Compassion and kindness are words within our vocabulary often used interchangeably, however our recent webinar discussion on compassion brought to light the nuance of the two concepts.
Compassion is described in the Cambridge dictionary as ‘a feeling of sympathy and sadness for the suffering or bad luck of others accompanied by a strong desire to alleviate the suffering.’ Comparably, kindness is defined by ‘the quality or act of being friendly, generous, and considerate.’
Whilst the concept of kindness perhaps envelopes that of compassion, there is considerable overlap in the intentions of compassion and kindness with both notions focused on the awareness and needs of others, setting aside our own agendas to help, support and benefit the lives of those around us.
These ideas echo those central to the Montessori philosophy, a pedagogy that recognises the child’s internal shift from egocentric ‘horme’ to conscious ‘will’ and awareness of others, the specific sensitive period for social aspects and fostering an environment of interconnectedness with children’s communities and nature.
Nurturing compassion and kindness for both ourselves and the children we work with can provide life tools and foundations for children’s development. Not only does the Montessori approach prepare the child with life skills of independence and a deeply rooted passion for learning but it also aims to provide emotional and social tools that can support children through adulthood. Instilling these concepts at a young age, hopes to inspire a generation to intuitively act with compassion and kindness.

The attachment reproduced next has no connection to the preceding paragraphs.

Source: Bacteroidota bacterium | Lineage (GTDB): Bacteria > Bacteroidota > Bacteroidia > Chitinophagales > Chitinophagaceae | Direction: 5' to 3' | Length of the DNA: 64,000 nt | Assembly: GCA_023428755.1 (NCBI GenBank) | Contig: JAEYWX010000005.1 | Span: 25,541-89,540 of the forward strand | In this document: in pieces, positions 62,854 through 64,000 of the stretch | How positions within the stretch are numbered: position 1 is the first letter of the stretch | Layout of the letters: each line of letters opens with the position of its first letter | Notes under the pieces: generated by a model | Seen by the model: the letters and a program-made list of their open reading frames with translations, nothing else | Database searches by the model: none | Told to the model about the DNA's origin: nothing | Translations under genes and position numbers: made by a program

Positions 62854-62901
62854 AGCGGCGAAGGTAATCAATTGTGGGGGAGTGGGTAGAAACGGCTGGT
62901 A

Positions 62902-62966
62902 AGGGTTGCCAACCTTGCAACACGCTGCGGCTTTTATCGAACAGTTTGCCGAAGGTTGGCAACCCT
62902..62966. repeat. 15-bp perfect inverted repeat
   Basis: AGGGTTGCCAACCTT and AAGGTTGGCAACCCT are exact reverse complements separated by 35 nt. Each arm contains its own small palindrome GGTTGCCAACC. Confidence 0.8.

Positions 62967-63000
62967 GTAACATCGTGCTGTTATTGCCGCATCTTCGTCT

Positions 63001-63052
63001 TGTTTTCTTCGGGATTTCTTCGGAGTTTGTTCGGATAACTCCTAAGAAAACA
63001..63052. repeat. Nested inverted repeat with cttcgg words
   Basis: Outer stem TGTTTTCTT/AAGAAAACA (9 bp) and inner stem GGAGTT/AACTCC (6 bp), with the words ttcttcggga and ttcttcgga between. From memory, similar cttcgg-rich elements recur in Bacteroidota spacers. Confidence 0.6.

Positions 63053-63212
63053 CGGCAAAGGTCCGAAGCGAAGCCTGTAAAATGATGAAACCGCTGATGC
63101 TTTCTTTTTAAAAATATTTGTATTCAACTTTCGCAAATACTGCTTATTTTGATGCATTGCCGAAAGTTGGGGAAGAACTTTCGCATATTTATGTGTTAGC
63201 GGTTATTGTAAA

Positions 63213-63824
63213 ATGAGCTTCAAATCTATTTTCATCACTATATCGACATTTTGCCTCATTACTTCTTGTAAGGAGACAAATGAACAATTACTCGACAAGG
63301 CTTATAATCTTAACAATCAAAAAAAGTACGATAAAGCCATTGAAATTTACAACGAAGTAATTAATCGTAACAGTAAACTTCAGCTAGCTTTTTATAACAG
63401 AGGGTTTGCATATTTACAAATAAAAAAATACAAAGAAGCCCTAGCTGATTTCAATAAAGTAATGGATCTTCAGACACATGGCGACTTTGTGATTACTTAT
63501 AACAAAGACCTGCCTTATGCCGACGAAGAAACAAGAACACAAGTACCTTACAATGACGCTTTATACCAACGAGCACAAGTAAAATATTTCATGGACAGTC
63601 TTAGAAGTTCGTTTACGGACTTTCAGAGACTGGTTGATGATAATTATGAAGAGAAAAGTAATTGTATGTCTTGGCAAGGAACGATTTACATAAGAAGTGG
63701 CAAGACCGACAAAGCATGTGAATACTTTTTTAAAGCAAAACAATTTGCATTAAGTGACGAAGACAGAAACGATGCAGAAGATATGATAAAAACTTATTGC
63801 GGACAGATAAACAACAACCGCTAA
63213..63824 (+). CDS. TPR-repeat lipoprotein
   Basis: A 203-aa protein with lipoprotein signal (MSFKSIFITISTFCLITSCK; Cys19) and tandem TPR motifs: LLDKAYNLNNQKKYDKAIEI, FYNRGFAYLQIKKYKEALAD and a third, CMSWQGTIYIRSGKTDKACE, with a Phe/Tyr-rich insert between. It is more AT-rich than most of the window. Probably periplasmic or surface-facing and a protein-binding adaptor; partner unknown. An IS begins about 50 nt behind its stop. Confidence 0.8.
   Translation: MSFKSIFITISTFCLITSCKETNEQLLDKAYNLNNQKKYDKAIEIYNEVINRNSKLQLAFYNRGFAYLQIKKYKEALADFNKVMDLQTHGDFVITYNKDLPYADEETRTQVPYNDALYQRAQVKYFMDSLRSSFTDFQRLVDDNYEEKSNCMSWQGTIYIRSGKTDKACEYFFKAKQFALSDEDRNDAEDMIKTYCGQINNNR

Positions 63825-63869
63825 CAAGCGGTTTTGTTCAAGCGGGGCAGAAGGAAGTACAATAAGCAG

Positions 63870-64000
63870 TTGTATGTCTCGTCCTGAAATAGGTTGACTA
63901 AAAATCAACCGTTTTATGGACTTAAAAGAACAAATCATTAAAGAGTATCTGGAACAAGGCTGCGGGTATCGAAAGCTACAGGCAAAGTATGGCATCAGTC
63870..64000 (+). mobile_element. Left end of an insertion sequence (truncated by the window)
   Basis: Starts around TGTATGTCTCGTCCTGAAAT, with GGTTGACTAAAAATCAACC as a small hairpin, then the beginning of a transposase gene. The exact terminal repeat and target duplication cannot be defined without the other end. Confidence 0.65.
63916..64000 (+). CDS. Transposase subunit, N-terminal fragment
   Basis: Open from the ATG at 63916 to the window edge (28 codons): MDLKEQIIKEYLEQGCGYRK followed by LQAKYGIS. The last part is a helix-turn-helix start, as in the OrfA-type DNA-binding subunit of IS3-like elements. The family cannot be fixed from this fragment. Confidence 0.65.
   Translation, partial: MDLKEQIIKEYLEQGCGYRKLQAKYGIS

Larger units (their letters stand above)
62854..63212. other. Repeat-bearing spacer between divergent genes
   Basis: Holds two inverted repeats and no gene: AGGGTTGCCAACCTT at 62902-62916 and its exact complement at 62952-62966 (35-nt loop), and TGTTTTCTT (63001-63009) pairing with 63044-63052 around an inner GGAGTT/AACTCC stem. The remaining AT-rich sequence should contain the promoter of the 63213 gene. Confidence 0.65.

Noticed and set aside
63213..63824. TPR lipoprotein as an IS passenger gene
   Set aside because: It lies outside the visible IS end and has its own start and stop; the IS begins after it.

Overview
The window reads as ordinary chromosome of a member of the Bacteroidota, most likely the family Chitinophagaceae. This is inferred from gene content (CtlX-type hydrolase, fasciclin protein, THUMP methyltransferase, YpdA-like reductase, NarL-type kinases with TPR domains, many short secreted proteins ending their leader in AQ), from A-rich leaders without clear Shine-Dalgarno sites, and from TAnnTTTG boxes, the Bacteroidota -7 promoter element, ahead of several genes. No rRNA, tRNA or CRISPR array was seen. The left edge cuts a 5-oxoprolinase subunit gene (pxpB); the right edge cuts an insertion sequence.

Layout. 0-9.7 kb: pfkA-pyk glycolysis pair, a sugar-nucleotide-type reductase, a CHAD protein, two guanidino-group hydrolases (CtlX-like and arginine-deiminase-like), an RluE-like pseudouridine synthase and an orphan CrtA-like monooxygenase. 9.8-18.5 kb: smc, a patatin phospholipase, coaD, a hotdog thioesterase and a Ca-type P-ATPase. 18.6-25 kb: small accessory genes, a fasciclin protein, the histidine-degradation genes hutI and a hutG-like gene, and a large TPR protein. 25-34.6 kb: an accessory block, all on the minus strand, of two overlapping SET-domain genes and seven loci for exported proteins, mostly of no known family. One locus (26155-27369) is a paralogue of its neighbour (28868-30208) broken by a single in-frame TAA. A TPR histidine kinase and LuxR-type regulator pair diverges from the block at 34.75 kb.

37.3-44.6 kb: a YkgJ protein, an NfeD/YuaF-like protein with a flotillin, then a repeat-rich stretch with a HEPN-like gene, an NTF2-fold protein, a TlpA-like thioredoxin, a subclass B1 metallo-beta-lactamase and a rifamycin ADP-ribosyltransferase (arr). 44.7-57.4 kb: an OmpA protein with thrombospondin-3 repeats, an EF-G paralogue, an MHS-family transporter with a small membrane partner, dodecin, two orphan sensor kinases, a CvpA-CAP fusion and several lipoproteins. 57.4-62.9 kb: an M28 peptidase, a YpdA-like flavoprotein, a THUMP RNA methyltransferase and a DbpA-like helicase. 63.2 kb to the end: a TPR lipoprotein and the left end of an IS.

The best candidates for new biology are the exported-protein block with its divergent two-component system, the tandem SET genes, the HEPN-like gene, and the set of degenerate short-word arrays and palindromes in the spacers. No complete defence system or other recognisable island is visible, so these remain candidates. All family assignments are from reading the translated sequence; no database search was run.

‘Before we can help, we must understand; we must follow the path from childhood to adulthood. If we understand, we can help and this help must be the plan of our education: to help [the child] to develop…[their] greatness.’
Maria Montessori, The 1946 London Lectures
Reflecting on the core principal of adult role-modelling within the Montessori approach, compassion and kindness can be portrayed daily by the adults caring for children. A key factor in effectively role-modelling these ideas is authentically living with compassion and kindness.
Reinforced phrases and ground rules of ‘using kind hands and kind words’ are key in communicating expectations to children, however genuinely believing in and recognising the potential of acting with compassion and kindness will demonstrate this to children with much greater meaning.
There is no expectation for perfection, we as adults are also on a continuous learning journey, so self-reflection plays an integral part to fostering compassion and kindness in daily life. Take time to reflect on: What are my motivations? What are my triggers? Why did I react like that in that moment? How could I have changed my reaction? How did my action affect others? What could I do differently next time?
These can help us to contemplate our daily interactions and the behaviours and attitudes we unconsciously role-model to children. It also allows us to return back to the core values of the Montessori philosophy: respect, nurturing, compassion and trust.